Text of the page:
If you encourage your dog to be close to you, possibly even allowing your dog to sleep on or in your bed, they will undoubtedly become dependent on your presence. Treating your dog this way is a personal preference, and there’s nothing wrong with this. 

However, it’s essential to understand there are many situations when you are encouraging your dog to engage in specific behaviour, and it’s vital to be aware of this.

Age-Related Anxiety

Age-related anxiety can be stressful for dogs and is especially common. As dogs age, they lose some of their senses, such as sight and hearing, the same as humans. It’s scary enough for us, and we understand why it’s happening. But for dogs, it’s must be incredibly stressful; there’s no wonder they seek comfort by their owner’s side.

It’s In The Dog Breed

Dogs of certain breeds have a natural predisposition to follow their owners wherever they go. In particular, herding and guarding breeds such as Border Collies and Shelties are known for always following their humans. 

Humans have raised these dog breed types for thousands of years to track and guard sheep flocks. Understandably, these dogs will follow their owners if there are no sheep or other livestock to keep them occupied.

Velcro Dog and Separation Anxiety: What’s The Difference?

The first thing to realise is while dogs suffering from separation anxiety are also velcro dogs, not all velcro dogs suffer from separation anxiety. Dogs with separation anxiety are very different from velcro dogs because they fear being apart from their owners. Separation anxiety is seen more in dogs who are clingy with their owners than dogs who aren’t.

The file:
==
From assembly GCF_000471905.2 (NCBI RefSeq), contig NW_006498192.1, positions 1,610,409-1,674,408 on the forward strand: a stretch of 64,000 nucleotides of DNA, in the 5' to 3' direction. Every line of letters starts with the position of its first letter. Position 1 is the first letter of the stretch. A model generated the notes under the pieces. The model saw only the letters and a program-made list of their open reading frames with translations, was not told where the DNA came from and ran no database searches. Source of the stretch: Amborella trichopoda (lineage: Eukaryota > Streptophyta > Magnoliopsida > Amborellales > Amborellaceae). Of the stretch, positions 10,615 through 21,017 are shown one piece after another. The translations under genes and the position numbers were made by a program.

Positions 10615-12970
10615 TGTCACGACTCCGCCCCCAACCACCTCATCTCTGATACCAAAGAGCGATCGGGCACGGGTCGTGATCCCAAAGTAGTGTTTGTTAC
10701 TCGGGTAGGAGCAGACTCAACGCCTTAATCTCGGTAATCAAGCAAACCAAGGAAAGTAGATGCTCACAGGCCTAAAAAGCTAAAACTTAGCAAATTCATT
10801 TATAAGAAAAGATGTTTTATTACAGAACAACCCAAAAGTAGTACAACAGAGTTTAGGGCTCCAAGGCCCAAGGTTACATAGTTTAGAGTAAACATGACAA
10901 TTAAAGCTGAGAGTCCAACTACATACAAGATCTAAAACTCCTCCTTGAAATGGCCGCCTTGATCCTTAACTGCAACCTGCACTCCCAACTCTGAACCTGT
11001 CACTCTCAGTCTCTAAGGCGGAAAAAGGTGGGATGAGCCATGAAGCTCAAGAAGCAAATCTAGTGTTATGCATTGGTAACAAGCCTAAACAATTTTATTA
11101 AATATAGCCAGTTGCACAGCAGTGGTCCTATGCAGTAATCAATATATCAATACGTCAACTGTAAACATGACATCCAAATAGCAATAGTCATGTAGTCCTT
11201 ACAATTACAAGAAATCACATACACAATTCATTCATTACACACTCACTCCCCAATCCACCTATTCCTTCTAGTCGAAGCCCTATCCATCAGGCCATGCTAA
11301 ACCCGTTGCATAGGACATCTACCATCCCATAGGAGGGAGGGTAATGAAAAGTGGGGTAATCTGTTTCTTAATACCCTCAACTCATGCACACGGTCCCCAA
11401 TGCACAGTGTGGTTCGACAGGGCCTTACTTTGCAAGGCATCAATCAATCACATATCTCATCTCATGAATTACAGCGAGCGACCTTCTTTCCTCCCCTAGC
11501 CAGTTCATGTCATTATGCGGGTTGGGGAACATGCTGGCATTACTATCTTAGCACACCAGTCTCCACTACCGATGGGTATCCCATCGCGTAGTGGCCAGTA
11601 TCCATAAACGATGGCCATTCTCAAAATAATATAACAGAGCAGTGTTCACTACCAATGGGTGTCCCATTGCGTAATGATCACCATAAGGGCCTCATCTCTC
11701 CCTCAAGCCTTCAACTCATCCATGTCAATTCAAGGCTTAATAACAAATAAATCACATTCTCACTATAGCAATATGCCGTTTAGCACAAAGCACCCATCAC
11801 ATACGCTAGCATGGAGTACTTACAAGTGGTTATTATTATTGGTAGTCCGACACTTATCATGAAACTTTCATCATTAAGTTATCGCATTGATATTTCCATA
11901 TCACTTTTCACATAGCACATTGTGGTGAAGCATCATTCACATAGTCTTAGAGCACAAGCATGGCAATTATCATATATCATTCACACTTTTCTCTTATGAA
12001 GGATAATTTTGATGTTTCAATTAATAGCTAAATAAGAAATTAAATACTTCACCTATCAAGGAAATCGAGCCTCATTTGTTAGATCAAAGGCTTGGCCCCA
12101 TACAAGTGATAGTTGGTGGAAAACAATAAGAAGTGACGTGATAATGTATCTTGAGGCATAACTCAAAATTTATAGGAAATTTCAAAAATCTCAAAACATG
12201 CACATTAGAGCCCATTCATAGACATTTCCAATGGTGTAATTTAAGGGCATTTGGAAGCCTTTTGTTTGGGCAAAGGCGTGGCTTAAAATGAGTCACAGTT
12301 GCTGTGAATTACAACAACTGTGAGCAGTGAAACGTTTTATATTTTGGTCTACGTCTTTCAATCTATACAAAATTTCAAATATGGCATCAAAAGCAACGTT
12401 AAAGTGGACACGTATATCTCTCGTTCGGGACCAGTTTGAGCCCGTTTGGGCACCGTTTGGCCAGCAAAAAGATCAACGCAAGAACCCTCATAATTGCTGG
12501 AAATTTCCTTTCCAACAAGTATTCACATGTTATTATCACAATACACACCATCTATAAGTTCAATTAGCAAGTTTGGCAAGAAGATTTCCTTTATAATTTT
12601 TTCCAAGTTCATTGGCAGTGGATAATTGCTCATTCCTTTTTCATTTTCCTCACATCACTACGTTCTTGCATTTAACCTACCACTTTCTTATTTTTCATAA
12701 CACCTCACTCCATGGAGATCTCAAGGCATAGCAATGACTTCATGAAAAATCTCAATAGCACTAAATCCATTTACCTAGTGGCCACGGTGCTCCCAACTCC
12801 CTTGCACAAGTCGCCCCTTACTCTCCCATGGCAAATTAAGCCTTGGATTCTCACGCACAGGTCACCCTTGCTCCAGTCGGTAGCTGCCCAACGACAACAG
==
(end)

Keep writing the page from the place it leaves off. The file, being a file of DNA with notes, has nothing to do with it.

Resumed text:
Velcro dogs may be predisposed to developing separation anxiety, according to some experts. 

Experts linked separation anxiety to a dog’s excessive attachment to its owner in a 2001 study. But it doesn’t indicate that Velcro dogs are more likely to suffer from separation anxiety. You’ll know yourself when you’re away from your clingy Cockapoo, whether they suffer from separation anxiety as well. 

Is Your Cockapoo’s Clingy Behaviour A Problem?

It shouldn’t be a huge issue if your Cockapoo follows you around. There are a couple of exceptions to this situation: if you find it irritating or if your dog is distressed at being left alone. An affectionate Cockapoo companion is one thing, but a lonely one is quite another.

Test the theory by fixing a safety gate at the entrance to the room, then leave and close the door. Alternatively, if your dog always follows you into the bathroom, leave them outside. If this distresses your Cockapoo, it’s more a sign of separation anxiety. 

Another sure sign your Cockapoo has separation anxiety is if your dog senses you’re getting ready to go somewhere and starts to exhibit some concern. Usually, your dog might get over fussy, whine or cry a little, follow you from room to room, and generally show symptoms of stress. Your Cockapoo knows you’re leaving, and they are unhappy. 

I give Luna a Kong full of her favourite treats or a healthy dental chew. Something safe and will last for at least a few minutes. After a few times, she understood that it meant something good was coming her way and calmed her down when we left the house.

This type of behaviour modification is acceptable if your Cockapoo has mild separation anxiety; however, if it’s more severe than that, you might need to enlist the help of a professional trainer or behaviourist. Sadly, separation anxiety doesn’t go away by itself, and your Cockapoo will need some help.

Conclusion

If your Cockapoo only shows signs of velcro dog behavior, it’s up to you to determine whether or not to intervene. 

I don’t think that’s strange at all, and in fact, many Cockapoo owners find it endearing. However, there are situations when clingy behaviour might be unsafe, for example, while you’re cooking or cleaning the bathroom.